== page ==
The ?le de la Cit? was originally assumed to be the location of
the settlement, but recent archaeological finds of the largest pre Roman settlement show
this may have been in the present-day Paris suburb of Nanterre.
Paris occupied a strategic position for controlling
river shipping and commerce and lands were prosperous. The area came under Roman control
after the revolt of 52 BC when Vercingetorix led a Celtic uprising against the Romans
The town sided with the rebels and it was garrisoned by Vercingetorix's lieutenant
Camulogenus, whose army camped on the Mons Lutetius, which is where the Panth?on is now
The Romans crushed the rebels at nearby Melun and then took control of the entire
region. And by the end of that century, ?le de la Cite and Left Bank Sainte
Genevieve Hill in Paris became the centre of the new Roman settlement, which they called
Under Roman rule, the town grew considerably.
It was Christianised in the 3rd century when St Denis became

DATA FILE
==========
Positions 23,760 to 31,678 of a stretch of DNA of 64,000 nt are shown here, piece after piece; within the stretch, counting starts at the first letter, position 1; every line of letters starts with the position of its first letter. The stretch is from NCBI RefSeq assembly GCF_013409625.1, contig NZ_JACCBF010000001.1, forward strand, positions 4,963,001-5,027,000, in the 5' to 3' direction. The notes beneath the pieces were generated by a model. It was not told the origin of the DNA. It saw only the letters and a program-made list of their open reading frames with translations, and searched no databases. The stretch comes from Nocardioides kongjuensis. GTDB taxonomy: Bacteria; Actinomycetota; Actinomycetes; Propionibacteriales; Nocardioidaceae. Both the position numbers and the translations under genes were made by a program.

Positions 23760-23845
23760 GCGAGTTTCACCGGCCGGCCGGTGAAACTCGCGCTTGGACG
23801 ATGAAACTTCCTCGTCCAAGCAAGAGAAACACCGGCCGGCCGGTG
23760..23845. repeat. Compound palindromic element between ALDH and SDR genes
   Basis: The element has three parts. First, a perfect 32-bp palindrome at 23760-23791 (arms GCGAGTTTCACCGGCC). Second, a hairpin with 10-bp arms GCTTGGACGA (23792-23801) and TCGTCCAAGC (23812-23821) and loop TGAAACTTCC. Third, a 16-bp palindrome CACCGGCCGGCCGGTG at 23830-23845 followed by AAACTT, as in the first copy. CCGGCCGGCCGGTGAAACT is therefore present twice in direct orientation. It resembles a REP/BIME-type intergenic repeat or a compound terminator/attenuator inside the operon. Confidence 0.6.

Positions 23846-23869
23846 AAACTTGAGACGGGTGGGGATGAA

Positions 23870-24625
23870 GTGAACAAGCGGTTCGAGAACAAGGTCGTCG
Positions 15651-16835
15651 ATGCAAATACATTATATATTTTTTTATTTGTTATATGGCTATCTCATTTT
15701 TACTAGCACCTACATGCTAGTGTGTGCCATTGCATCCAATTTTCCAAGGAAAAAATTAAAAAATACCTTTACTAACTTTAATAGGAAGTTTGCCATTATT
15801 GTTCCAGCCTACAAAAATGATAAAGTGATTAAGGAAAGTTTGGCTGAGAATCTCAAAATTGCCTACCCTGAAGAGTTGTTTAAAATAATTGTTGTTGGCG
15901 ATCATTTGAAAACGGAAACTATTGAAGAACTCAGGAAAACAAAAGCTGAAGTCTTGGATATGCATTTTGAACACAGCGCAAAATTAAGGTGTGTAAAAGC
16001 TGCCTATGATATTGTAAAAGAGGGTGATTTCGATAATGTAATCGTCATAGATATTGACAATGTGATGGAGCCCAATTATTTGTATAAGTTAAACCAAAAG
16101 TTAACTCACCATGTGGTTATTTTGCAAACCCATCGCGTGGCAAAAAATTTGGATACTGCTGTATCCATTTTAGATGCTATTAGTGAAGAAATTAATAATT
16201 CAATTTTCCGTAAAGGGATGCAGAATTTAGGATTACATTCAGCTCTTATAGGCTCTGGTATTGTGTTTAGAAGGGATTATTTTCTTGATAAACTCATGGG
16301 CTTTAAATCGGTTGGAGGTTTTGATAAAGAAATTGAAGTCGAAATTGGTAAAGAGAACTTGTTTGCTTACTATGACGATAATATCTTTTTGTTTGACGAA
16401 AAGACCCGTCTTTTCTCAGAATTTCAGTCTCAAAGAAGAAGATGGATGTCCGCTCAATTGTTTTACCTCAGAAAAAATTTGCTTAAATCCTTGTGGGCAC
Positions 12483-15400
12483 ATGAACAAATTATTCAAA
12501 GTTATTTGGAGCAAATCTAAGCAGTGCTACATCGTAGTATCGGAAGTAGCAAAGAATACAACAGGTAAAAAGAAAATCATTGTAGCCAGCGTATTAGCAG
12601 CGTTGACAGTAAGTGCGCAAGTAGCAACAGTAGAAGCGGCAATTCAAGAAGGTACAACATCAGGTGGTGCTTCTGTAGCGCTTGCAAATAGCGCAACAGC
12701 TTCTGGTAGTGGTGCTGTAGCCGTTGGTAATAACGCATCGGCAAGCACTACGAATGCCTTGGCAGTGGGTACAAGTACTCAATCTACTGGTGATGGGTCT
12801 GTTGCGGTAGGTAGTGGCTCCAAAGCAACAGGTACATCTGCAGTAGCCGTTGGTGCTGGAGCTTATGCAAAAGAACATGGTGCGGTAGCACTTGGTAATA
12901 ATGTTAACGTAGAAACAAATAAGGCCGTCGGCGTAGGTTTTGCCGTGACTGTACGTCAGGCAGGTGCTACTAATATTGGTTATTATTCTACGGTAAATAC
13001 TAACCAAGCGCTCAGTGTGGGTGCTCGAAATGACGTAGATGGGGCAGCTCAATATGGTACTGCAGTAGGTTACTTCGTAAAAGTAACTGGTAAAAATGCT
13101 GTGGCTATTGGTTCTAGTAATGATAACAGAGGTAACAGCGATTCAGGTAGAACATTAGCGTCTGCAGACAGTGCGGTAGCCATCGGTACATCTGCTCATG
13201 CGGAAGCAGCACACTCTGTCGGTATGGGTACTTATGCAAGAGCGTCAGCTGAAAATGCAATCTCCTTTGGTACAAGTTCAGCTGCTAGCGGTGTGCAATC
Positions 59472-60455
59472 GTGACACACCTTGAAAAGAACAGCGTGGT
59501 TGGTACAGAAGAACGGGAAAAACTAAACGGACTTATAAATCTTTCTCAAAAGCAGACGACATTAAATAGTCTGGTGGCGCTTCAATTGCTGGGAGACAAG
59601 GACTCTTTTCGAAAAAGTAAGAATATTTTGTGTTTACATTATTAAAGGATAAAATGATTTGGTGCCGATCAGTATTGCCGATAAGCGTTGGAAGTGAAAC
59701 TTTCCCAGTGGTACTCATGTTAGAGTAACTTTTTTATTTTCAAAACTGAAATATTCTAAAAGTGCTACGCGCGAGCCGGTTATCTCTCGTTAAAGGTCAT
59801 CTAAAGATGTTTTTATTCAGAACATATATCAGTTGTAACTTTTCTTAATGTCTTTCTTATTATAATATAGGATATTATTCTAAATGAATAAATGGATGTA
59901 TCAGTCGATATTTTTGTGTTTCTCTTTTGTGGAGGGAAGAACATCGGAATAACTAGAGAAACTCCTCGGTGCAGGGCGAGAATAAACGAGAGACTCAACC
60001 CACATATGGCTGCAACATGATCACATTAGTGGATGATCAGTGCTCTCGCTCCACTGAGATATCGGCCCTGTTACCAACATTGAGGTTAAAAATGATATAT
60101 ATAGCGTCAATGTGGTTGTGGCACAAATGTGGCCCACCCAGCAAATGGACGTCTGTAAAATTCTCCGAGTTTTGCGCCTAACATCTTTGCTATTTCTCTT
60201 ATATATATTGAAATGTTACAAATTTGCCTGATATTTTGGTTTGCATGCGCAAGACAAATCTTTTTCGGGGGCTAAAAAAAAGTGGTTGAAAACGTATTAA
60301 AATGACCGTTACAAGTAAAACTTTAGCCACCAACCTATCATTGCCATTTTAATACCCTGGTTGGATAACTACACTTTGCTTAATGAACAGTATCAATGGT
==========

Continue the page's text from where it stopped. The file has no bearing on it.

the city's first bishop, although the process was not entirely peaceful.
Lutetia was renamed Paris in 212, after the local tribe, but the rest of the 3rd and 4th
century was wracked by war and civil unrest.
In around 250 St Denis and two companions were arrested and decapitated on the hill of
Mons Mercurius, known after that as Mons Martis or Martyrs' Hill, but is now known as
The city came under attack from barbarian invaders, prompting the construction of a
defensive city wall.
In 357 Julian, the nephew of Emperor Constantine, went to Paris and became the city's new
governor. And although his uncle was the emperor who declared Christianity the
official religion of the Empire, Julian "the Apostate" strove to roll back its
advance. Julian became the new emperor in 361 but died only two years later in
Roman rule in northern Gaul effectively collapsed in the 5th century. And this
region was invaded by Attila the Hun in 451, which then prompted fears that Paris would be
But according to legend, the city of Paris was saved by Sainte Genevieve and her
followers, which was when their prayers for relief were answered, as Attila's army turned
away from Paris and went to the south.
This is why Sainte Genevieve remains the patron saint of Paris to this day.
But unfortunately, the city's escape from Attila proved very short lived, as it was
attacked and overrun in 464 by Childeric I, also known as Childeric the Frank.
His son Clovis I made Paris his capital in 506, yet within just a few years, was buried
there alongside Saint Genevieve upon his death in 511.